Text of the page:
Midyear Meeting

ABA House OKs resolutions on criminal justice, LGBT rights, immigration issues

  • Print

Photo of ABA President-elect Judy Perry Martinez by Mitch Higgins/ABA Media Relations

The ABA House of Delegates had much on its agenda at the 2019 ABA Midyear Meeting in Las Vegas.

The policymaking body of the association passed a slate of criminal justice resolutions, including ones on clarifying expungement procedures, tightening child abuse laws and ensuring female prisoners have access to toilet paper and feminine hygiene products. Two late-breaking resolutions and their reports condemned the federal government shutdown that ended in January and opposed disaster-relief funds allocated by Congress being redirected to fund other items like a border wall. Delegates also voted to condemn the federal government’s “zero tolerance” policy for people caught crossing the border illegally and to urge that the federal judiciary take measures to ensure that illegal-entry defendants are represented by counsel.

Some delegates were moved to stand and speak in favor of resolutions, as ABA President-elect Judy Perry Martinez did for Resolution 113, which opposed laws that discriminate against LGBT people exercising their right to parent. Martinez told the House about the experience of her niece and her niece’s wife. In the process of becoming foster parents, the couple had a home visit from a woman who was plain about her personal beliefs.

“She advised them that she was Baptist but regardless of what she believed, she was going to fulfill her duties and do what the law required,” Martinez said. “She followed the law with respect, fairness and equality.”

Martinez’s niece and her wife have now fostered 20 children and are on track to adopt their third child this spring. Martinez urged the House to help create more such stories by voting for the resolution. Overwhelmingly, it did.


  • Two resolutions proposed by the Young Lawyers Division were approved to make the legal profession more family-friendly. Resolution 101A called for lactation areas to be established in courthouses, and Resolution 101B urged courts to grant continuances for attorneys who are taking parental leave, as long as reasonable conditions are met.

  • Resolution 104 encourages courts to take a consistent approach to the “fair use” doctrine. It asks that repackaging and distribution of a copyrighted work not be deemed a “transformative” act in favor of fair use, regardless of whether the copyrighted material is delivered more efficiently or in a market the owner has not yet entered.

  • Two gun-related resolutions were passed. Resolution 106A opposes laws authorizing
    teachers and other nonsecurity school em-
    ployees to carry guns at pre-K through grade 12 schools. It also opposes the use of public funds to arm and train them. Resolution 106B and its report aim to reduce suicides by letting people voluntarily opt in to a list of people to whom guns should not be sold. People would be able to take themselves off the list, but there would be a waiting period.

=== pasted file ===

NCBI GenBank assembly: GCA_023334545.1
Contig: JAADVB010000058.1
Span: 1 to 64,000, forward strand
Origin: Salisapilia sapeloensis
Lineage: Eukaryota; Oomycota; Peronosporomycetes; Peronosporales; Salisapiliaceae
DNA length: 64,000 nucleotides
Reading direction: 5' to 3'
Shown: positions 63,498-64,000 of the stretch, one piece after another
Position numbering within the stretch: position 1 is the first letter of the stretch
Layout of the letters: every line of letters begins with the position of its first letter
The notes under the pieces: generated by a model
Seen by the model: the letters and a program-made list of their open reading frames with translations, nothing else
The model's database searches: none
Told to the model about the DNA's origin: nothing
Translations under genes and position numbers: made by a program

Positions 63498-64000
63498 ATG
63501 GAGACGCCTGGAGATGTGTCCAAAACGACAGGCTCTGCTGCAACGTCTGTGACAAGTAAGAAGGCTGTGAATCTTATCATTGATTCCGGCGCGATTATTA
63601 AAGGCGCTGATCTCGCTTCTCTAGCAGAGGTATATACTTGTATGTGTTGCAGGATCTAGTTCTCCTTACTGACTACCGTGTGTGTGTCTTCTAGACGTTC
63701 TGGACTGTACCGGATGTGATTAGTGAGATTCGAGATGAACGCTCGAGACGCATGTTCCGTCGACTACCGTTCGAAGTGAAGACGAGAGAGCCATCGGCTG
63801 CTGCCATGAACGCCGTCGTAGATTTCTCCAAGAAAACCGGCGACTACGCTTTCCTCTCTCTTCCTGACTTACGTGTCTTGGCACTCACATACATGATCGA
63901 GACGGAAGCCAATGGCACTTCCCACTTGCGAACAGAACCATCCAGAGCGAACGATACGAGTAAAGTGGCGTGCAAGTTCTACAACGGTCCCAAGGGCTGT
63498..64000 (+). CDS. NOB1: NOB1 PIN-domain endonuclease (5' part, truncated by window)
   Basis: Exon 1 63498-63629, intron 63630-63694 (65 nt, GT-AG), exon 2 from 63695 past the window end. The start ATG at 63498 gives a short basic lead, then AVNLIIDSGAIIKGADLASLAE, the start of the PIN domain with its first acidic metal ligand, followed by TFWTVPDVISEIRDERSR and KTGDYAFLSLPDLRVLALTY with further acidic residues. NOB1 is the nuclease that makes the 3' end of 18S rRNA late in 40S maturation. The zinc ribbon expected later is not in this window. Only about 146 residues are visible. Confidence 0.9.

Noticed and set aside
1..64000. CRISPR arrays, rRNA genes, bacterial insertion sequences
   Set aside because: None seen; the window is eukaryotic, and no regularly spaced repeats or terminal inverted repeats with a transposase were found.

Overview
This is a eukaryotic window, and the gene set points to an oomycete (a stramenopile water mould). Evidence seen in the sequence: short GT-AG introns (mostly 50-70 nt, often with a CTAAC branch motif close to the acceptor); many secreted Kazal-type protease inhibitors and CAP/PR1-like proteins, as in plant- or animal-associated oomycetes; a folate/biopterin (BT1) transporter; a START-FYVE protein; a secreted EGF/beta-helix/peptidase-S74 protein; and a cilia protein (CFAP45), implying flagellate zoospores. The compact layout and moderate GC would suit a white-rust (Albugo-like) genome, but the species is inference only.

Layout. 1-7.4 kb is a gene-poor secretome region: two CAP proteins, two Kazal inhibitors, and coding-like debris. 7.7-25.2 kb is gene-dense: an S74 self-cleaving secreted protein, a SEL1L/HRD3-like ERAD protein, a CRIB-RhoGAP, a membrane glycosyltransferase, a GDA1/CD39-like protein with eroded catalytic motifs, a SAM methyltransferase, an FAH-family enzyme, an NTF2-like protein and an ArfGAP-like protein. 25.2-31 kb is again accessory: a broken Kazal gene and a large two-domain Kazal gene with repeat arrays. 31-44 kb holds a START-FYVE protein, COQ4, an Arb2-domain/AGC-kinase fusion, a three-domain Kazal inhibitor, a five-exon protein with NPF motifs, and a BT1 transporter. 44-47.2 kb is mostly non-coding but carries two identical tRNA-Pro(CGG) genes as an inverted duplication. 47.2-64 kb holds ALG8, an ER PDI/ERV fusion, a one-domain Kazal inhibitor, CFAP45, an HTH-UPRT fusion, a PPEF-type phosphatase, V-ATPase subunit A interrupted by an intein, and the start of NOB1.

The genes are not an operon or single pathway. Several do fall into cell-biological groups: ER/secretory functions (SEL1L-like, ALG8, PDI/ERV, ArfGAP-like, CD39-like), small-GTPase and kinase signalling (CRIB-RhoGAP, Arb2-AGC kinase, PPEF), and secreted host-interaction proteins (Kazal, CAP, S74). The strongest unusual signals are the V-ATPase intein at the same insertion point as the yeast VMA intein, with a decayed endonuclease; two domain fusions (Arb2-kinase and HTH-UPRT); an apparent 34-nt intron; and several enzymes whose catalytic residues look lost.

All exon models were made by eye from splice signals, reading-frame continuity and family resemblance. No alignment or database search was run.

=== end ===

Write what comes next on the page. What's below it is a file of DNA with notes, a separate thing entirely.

• Resolution 107A supports requiring a warrant based on probable cause for seizures and forensic searches of electronic devices carried by American citizens and lawful permanent residents at border crossings. It urges legislation to set this standard for searches and seizures of devices and for protection of attorney-client privilege.

  • Resolution 107B asks legal employers not to require mandatory arbitration of unlawful discrimination, harassment or retaliation claims “based upon race, sex, religion, national origin, ethnicity, disability, age, sexual orientation, gender identity or expression, marital status, genetic information or status as a victim of domestic or sexual violence.” The resolution builds on a measure approved at the 2018 annual meeting that urged legal employers not to require mandatory arbitration of sexual harassment claims.

  • Resolution 112 seeks to eliminate inconsistent pet breed bans found across military branches. It falls in line with past ABA support of national trends in breed-neutral dangerous dog legislation that targets behavior rather than appearance.

  • Resolution 114 urges Congress to enact legislation affirming that discrimination based on sexual orientation or gender identity is sex discrimination under the Civil Rights Act, and that religious freedom laws don’t authorize otherwise illegal discrimination.

  • Resolution 116 urges nations to enact international compacts on refugees and immigration; discourage criminal prosecution of immigrants, refugees and asylum-seekers; protect members of those groups from bias and discrimination; and address the root causes of displacement. It was the first House of Delegates resolution the ABA Rule of Law Initiative has ever sponsored.


Patricia Lee Refo addresses the ABA House of Delegates after the Nominating Committee selected her as president-elect nominee. Refo is a partner at Snell & Wilmer in Phoenix and has served as chair of the House and the Section of Litigation. Her nomination virtually assures that she will be formally selected by the House as president-elect in August and begin serving her one-year term as president after the close of the 2020 ABA Annual Meeting. “The strength of this extraordinary association is the breadth of the work that we do, and my goal is to continue the work of those who have come before me,” Refo told the ABA Journal.

Give us feedback, share a story tip or update, or report an error.